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In 1919, Michael and Albrech Ludwig Messmer, originally under the name Messmer and Co., began to manufacture some of the first rubber outsoled footwear for soccer and handball in a backyard in the Hamburg village of Eppendorf. In 1923, the company produced an athletics equipment line named Hummel for a traditional greeting in Hamburg and expanded to include footwear for other athletics, such as cycling. Messmer sent out a 14-page catalog in 1927, offering all sorts of athletic equipment; bathing caps, medicine balls, hiking boots, and of course, soccer shoes. That same year, Messmer and Co.'s lawyer, Hermann Christian Knibbe and two business partners, Jurgensen and Tigges founded the Hummel company in downtown Hamburg. It produced sports equipment and footwear for handball, soccer, and other athletics, and the company prospered until World War II, when the Allied bombing of Hamburg resulted in the destruction of the Hummel factory in 1945. Just one year later, the company reopened the factory on the outskirts of Hamburg, again producing shoes for soccer and handball as well as roller skates.
In 1956, Bernhard Weckenbrock, a business man from Kevelaar, purchased the company and moved it to southern Germany. The company continued to manufacture footwear for soccer and handball athletes. In the 1960s, the company began sponsoring soccer clubs and players. The company's first sponsorship contract in 1964 with Grun Weiss Dankersen did not offer the soccer club money, but promised to provide each player two pairs of cleats. After two years of continued success, the company signed its first deal with a German Bundesliga soccer player; the goalie for Hamburger Sport-Verein who wore Hummel cleats for one-half of a soccer game. Another two years after this modest milestone, the company was able to sign a monetary sponsorship deal with the Duisburg soccer team, paying each player 50 Deutschmarks per game delivered in an envelope by a Hummel representative before each game.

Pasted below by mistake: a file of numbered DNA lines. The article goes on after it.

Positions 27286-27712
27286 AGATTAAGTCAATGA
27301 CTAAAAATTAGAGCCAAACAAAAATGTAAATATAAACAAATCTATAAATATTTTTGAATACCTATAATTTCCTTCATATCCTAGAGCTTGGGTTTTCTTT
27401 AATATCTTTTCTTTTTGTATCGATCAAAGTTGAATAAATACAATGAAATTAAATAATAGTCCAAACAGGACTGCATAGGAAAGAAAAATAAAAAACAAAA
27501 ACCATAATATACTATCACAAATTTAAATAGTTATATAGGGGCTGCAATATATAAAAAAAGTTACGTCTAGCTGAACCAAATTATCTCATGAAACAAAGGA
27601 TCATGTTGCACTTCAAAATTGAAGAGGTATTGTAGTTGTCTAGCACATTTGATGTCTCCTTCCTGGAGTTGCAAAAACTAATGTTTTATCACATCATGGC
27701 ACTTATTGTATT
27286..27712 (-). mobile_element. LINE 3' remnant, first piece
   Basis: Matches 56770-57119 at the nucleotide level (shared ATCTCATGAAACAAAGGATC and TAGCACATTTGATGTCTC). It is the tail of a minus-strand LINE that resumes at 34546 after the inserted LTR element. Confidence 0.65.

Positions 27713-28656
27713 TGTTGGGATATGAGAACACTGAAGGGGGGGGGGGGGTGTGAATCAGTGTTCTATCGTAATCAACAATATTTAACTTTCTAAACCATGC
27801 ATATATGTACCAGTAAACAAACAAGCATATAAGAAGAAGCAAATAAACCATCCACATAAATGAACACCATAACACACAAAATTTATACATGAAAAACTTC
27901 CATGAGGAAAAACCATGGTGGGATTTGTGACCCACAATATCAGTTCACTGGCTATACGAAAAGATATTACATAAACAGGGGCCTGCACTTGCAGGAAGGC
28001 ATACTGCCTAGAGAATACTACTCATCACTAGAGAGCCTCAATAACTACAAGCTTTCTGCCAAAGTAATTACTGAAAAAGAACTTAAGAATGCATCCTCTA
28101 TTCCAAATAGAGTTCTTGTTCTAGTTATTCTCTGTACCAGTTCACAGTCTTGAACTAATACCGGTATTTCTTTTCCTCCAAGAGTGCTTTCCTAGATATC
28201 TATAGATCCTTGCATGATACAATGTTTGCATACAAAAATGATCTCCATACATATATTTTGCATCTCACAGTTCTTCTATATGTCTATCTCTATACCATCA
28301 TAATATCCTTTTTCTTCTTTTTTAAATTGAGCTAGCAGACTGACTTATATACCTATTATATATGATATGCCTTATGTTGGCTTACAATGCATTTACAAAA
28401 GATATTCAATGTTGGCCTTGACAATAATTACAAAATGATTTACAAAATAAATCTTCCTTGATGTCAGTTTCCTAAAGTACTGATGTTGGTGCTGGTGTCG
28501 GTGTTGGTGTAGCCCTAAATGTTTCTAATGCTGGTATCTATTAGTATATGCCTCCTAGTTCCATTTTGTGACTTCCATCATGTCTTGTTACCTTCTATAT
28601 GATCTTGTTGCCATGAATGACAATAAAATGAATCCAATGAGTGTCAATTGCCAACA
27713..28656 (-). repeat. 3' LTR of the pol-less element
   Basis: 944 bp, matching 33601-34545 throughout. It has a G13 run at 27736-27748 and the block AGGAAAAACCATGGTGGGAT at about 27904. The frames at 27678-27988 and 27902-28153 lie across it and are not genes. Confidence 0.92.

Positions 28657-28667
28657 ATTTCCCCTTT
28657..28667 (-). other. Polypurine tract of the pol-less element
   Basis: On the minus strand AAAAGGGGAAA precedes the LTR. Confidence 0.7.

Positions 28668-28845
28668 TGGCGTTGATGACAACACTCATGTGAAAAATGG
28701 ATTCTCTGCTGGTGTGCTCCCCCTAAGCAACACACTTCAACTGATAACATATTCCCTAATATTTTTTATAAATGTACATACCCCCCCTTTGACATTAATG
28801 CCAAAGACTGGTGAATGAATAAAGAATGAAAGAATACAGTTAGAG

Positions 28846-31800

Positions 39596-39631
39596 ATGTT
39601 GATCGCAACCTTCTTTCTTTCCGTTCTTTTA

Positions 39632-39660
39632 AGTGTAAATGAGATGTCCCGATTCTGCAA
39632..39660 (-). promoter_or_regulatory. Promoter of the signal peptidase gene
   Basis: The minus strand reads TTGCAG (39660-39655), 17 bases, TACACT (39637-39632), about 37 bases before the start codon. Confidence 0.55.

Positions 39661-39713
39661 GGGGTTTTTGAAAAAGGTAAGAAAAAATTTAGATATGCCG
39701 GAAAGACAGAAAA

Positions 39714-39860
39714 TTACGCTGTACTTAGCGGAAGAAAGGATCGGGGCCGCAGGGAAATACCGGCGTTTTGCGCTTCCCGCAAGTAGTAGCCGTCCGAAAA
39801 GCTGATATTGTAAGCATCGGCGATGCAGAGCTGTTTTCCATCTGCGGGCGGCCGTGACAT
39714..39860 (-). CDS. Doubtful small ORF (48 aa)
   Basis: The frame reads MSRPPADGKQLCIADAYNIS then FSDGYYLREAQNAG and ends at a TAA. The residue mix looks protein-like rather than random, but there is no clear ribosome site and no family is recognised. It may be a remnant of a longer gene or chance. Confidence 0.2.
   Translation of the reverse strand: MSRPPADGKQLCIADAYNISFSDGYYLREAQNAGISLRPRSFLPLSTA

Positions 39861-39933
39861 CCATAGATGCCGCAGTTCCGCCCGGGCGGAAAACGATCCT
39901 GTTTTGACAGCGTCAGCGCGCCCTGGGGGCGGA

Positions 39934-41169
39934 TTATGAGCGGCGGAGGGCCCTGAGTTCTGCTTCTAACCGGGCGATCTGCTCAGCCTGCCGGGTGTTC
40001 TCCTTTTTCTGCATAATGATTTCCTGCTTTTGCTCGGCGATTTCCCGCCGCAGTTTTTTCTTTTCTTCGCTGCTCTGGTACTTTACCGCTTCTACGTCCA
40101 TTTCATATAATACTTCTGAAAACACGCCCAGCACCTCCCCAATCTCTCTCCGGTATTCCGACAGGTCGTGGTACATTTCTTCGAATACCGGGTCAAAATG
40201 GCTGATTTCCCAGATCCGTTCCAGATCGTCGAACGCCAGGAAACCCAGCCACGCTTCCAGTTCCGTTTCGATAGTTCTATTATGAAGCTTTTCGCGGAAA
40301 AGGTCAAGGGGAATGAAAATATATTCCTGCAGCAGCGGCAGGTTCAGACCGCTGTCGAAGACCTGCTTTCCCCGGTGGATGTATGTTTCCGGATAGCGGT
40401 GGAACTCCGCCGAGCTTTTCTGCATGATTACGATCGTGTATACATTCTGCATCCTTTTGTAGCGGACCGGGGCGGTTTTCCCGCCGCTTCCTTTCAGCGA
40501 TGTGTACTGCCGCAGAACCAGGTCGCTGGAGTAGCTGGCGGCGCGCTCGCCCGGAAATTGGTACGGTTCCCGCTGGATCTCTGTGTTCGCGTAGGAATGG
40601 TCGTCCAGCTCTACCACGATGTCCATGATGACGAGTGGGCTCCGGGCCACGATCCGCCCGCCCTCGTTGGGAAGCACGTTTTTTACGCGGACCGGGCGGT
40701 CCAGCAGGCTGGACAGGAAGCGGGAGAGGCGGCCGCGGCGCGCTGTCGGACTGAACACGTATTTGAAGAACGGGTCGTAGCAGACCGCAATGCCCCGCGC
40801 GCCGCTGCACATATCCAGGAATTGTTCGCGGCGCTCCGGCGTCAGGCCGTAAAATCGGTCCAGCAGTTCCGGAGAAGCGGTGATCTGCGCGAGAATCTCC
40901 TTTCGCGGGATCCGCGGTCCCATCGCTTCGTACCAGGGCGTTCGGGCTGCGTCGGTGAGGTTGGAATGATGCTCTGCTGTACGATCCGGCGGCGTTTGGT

Hummel launched a line of athletics apparel the next year, and continued the now established practice of corporate sponsorship to establish prominence in the market. The company's chevron logo and later the bumblebee trademark became a common sight at sporting events, and by 1972, the brand was available throughout Europe. Interestingly, an Arab emir in Bahrain was so fond of the brand, he bought 250,000 Deutschmarks worth of shoes every day. The new level of success allowed the company to sponsor the Werder Bremen soccer team, providing the club with cleats and uniforms. Two years later, when the West German national handball team participated in the World Championships, Hummel and another German athletics brand, adidas, partnered to outfit the team.
In 1975, Jorgen Vodsgaard and Max Nielsen began marketing Hummel products in Denmark through their company, VN Sport ApS. In the following decades, Hummel would become the biggest sports apparel brand in the country, supplying equipment for several Danish national sports teams and manufacturing everything from leisure wear to wallets. In 1984, Vodsgaard bought the entire company and moved the operations to Denmark. By the 2004 Olympics, the brand was so ingrained in the Danish national identity that the entire national team was outfitted in Hummel shoes and apparel, and was even famously worn by Denmark's royal family. Now that's a promotion better than anything that could be contracted with an envelope full of Deutschmarks.